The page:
Modern organisations are faced with the increasingly difficult task of protecting their broadening digital assets from ever-evolving cybersecurity threats. This situation has led many to adopt highly sensitive alert management systems that signal warning signs upon detecting even the slightest threat. According to a survey of IT leaders, around 70% claimed that the number of security alerts that reach their Security Operations Centre (SOC) has doubled in the last five years. Given that many of these alerts are just false positives, analysts have adopted the bad habit of ignoring them, a phenomenon aptly called alert fatigue. If not addressed, this can result in serious threats slipping unnoticed and causing significant damage to a company’s bottom line and reputation. Strategies that allow sorting through numerous alerts and narrowing down the feasible incidents must be integrated to avoid alert fatigue and prevent disorganisation.
1. Use machine learning to connect the dots
According to a study, the average large business (those with around or over 1,000 employees) maintains approximately 70 security products made by 35 different vendors. One can only imagine how unmanageable the generated alerts would be. Cutting-edge and scalable machine learning algorithms can sort through countless lower-risk alerts about suspicious activity and segregate them into a more manageable compilation of higher-risk incidents. In addition, machine learning can quickly connect the dots between seemingly unlike threat alerts and consolidate incidents by sorting through and reporting high-risk threat signals from various parts of the digital environment. The better this consolidation of information and alerts, the more SOC teams can avoid having to go through numerous alerts and end up with alert fatigue.
2. Compile alert reports to make things easier
As more and more alerts pile up, so do the number of low-fidelity warnings and false positives, which prolongs the process of analysing and resolving critical warnings. Given that most SOC analysts can go through only seven to eight investigations a day, one can see how it is not possible to spare enough time verifying every alert that comes through. As such, generating alert reports is recommended, with each containing the details about each element in the digital environment and their relationship with one another. These reports help analysis teams quickly absorb information in a comprehensive yet concise way and go over a plan to resolve them. For a more seamless reporting process, SOC teams can set certain periods for various alerts and reporting tasks that are not considered critical.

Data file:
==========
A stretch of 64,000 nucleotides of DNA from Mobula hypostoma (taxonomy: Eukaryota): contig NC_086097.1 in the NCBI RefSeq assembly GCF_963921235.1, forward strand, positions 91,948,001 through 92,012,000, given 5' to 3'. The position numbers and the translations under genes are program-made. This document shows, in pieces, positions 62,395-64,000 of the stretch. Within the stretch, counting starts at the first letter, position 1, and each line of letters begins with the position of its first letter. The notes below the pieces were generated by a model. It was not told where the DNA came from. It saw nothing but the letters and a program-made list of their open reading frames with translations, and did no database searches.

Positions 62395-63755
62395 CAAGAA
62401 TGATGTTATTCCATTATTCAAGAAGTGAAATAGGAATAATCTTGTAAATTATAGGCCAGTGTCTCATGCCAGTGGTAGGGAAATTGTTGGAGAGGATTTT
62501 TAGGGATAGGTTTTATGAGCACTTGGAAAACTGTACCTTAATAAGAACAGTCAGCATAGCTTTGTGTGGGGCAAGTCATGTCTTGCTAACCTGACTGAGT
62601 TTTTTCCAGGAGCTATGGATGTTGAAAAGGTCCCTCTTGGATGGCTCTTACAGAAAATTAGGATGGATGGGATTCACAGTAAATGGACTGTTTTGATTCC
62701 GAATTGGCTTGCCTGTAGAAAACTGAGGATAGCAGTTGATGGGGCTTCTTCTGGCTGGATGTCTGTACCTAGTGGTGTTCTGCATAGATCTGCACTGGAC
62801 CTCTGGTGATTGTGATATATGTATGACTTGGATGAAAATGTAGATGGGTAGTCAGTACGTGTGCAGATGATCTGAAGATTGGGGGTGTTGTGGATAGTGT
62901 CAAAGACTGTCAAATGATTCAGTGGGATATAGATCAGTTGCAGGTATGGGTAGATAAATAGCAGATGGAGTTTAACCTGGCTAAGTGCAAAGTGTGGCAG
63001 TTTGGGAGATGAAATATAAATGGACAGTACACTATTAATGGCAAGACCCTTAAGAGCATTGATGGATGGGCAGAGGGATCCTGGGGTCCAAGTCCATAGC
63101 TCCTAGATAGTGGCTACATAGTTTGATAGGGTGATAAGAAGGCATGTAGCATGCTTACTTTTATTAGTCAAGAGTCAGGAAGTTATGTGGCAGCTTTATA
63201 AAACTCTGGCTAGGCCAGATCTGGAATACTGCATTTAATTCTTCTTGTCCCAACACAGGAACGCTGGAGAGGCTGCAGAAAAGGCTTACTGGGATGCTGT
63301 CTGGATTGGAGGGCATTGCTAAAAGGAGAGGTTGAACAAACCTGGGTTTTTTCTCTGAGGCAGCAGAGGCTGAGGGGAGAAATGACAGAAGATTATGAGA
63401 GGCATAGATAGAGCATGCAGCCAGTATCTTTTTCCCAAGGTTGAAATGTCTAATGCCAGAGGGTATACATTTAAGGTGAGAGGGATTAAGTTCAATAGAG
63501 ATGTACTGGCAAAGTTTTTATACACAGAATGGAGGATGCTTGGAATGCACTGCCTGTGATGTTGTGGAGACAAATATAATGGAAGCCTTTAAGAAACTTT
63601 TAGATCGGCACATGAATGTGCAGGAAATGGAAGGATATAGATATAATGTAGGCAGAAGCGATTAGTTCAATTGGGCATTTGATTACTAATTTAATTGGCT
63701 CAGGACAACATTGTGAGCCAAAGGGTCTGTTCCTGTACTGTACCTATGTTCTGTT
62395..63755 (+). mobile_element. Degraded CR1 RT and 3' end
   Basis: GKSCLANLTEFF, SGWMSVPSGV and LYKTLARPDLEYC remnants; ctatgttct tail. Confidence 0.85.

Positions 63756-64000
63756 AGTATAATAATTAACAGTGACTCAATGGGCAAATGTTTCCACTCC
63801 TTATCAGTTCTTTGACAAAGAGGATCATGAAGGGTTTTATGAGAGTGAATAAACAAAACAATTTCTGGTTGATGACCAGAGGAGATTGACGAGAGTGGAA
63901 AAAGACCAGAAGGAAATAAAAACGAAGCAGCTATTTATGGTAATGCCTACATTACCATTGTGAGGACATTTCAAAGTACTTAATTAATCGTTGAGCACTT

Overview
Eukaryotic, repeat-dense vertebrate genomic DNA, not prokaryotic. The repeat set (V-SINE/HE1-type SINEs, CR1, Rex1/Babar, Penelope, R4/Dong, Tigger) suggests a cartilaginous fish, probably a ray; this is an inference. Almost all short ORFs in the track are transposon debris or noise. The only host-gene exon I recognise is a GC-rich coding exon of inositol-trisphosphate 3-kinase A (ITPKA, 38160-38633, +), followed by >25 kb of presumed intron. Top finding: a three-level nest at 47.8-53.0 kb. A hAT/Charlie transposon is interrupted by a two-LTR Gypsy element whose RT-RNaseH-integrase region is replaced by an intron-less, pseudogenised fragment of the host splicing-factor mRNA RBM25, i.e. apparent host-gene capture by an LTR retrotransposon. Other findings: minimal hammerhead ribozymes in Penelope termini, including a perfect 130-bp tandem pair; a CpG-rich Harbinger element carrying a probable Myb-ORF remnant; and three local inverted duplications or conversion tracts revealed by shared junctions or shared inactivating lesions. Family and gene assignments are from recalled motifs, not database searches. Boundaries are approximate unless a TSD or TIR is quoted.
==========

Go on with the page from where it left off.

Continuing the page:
3. Establish alert priority levels
According to a Microsoft study, 44% of security alerts are left uninvestigated due to talent scarcity and the overwhelming number of security solutions generating alerts. Alert fatigue sets in because of habituation, which means the more a person is exposed to something, the easier it becomes for them to be desensitised and ignore it. Furthermore, looking into security alerts is akin to searching for a certain needle in a needle pile, which is undoubtedly mentally exhausting and time-consuming. Highlight priority levels that indicate priority through auditory, visual, and other sensory cues significantly reduce alert fatigue. Lastly, grouping high-risk entities in a watchlist guarantee that high-priority alerts are acted on immediately.
4. Reduce both false positives and false negatives
On average, analysts spend 15% of their working hours probing false positives, which translates to nearly seven hours a week for each one of them. What’s worse is that these hours are not spent on investigating actual threats. Thus, it is best to adopt a solution that collects alerts and logs from all connected data entities that are then analysed and used to construct an approximate behavioural profile for all entities in the organisation. This process greatly cuts down on both false positives and false negatives, as well as reports security-relevant data to boost detection efficiency.
5. Pair alerts with actionable plans
Vague alerts require more attention, time, and focus compared to precise and actionable alerts. Without a doubt, having exhausted employees deal with more of the former is a recipe for disaster. Hence, supplementing alerts with an actionable checklist reduces the number of missed alerts and enhances productivity rather than lowering it. An example of this is in the aviation industry, wherein each alert that pops up on the pilot’s dashboard comes with actionable steps to address the issue.
6. Integrate real-time automation
Automating tedious tasks that do not require human attention profoundly impacts reducing alert noise. By leveraging real-time automation, responders can reduce their workload by fully automating routine responses to recurring alerts. This enables SOC teams to focus better on risk monitoring, analysing trends, and concentrating on distinctive alerts.
After implementing the strategies mentioned, do not forget to periodically review the alerts, processes, and devices used. Doing so maintains the right balance between addressing high-risk alerts and ignoring the false positive ones. As there is ultimately no one-fix solution to alert overwhelm, it is vital to continually work with SOC teams and seek feedback.
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